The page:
Mathematically Correct Poker

Playing Mathematically Correct Poker

Understanding the math is an integral component of playing winning poker, especially online where physical tells are not part of the game and the fundamentals become more important. Poker theorists such as David Sklansky focus on poker math because it’s such an important part of the game. You can’t expect to always get accurate reads on your opponents, but you need to be always making mathematically correct decisions if you expect to make a profit in the long run. This is known as expected value in poker. Every decision you make should have a positive expected value.

When determining if it’s profitable to make a call, you need to calculate pot odds and hand odds. If the pot odds are better then the hands odds then it is profitable to make the call.

Find out how many cards you can win with, how many cards you lose with, how much you will have to pay, and how much you will win. The majority of the time you will want to calculate odds on the turn, where you want to decide if you really have the best hand and will continue with it. On the turn there is 46 cards left in the deck.

To calculate hand odds you use this simple formula: (46 – Outs / Outs).

So, if you have the nut flush draw and put your opponent on a top pair type hand, you know you have 9 outs to hit the flush and make the best hand.

46 – 9 / 9 = 4.11 or approx 4:1 odds (ratio of losing : winning).

For the main draws like flush draws, open ended straight draws, straight flush draws etc, it should be second nature to calculate the hand odds because you know how many outs there are to make the best hand and hence the odds.

When the formula can be really useful is when you have some other draws which can be a mixture, such as any pair and an inside straight draw (9 outs), or any pair and an overcard along with a backdoor flush draw (7 outs). Two overcards which you expect to make the winning hand can count as 6 outs. With any of these not so common draws, just input the number of outs into the formula and you will know your hand odds.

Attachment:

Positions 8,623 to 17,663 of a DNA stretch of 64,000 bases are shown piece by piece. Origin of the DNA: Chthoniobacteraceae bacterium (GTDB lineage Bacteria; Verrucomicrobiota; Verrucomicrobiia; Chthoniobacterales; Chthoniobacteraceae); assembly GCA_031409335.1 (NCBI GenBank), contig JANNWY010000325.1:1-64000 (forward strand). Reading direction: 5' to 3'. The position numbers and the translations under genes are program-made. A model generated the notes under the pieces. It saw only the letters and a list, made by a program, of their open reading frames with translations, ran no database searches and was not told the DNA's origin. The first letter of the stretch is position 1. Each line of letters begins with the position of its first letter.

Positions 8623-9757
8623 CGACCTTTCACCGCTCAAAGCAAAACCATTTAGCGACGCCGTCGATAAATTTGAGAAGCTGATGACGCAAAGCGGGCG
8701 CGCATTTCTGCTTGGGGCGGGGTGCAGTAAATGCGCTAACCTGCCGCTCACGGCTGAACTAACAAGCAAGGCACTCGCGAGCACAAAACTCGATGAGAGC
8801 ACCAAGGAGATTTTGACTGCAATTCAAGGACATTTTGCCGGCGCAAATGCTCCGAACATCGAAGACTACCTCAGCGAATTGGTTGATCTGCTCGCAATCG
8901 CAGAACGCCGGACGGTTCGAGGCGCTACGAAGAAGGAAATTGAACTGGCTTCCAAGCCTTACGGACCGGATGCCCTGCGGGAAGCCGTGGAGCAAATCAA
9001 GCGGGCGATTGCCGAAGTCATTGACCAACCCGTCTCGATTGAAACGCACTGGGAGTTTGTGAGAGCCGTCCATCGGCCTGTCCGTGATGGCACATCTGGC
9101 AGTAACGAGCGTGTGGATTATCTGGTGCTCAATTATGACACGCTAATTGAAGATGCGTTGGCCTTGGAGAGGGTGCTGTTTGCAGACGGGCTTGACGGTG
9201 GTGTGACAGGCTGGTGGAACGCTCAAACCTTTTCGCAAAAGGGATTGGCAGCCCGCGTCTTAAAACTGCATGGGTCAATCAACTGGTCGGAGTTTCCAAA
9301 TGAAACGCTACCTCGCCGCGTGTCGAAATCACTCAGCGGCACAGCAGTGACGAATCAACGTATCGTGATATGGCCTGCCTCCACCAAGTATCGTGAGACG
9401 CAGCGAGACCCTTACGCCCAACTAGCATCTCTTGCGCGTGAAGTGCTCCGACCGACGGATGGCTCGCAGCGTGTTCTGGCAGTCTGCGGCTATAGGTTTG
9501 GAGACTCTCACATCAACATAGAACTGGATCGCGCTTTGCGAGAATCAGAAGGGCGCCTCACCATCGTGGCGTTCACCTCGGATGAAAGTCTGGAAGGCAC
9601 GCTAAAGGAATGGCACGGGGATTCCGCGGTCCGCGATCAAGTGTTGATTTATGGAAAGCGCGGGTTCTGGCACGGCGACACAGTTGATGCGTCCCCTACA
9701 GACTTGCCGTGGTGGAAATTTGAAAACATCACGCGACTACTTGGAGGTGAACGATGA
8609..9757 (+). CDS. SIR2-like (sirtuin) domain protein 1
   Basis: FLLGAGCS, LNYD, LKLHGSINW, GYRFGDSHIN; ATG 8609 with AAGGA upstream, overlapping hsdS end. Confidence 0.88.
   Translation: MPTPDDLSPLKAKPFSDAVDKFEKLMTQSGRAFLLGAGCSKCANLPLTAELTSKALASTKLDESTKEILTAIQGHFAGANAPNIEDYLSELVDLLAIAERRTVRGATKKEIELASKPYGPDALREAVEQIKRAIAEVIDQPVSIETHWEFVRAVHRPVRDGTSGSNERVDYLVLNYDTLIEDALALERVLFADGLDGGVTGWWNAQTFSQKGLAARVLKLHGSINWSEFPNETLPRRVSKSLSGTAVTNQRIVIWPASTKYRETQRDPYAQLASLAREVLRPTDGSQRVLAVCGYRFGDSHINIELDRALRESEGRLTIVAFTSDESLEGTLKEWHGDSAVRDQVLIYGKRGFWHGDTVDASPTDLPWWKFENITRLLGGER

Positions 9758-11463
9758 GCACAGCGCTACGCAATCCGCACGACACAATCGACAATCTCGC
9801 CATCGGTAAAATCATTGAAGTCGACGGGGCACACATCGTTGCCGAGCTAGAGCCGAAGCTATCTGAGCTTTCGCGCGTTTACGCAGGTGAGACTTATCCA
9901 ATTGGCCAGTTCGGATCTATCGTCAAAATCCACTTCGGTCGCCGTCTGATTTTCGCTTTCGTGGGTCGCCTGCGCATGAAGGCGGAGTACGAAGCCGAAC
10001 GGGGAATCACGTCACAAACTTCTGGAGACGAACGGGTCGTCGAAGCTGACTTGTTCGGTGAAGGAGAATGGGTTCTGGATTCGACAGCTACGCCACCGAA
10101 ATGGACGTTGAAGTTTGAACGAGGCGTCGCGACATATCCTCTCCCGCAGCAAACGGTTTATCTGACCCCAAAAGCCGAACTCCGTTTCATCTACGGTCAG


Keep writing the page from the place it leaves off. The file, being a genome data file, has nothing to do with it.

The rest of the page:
You want the Pot Odds (how much you have to call in comparison to the money in the pot) to be greater than your Hand Odds. This might seem complicated at first, but it really isn’t once you get a hold of it.

Let’s say you have an open ended straight draw, so you have 9 outs to the flush and 8 outs to make the straight, so 16 outs in total. 46 – 16 / 16 = 1.875 or approx 2:1. If you are getting 3:1 on your money to make the call then you will make money in the long run because the Pot Odds > Hand Odds. Even if you don’t hit the hand in the long run the action has a positive expected value.

Another important concept is the possibility of hitting and still not winning, you have to be very careful with this. Make sure you don’t count dead outs which may not necessarily give you the winning hand. Will my 2nd pair give someone a straight? Do 2 of my open ended straight draw outs give someone a flush? Because of this possibility add a little bit to the odds you need to call with.

If you have experienced a downswing in your bankroll, the first thing you should ask yourself is if you have been playing mathematically sound poker. If you are making the correct decisions and fewer mistakes then your opponents, it will only be a matter of time before your bankroll will experience an upswing. It’s best to familiarize yourself with the odds of the main draws so you don’t need to calculate them in pressure situations and instead can try and get reads on your opponents. Always know your odds and know your opponents.

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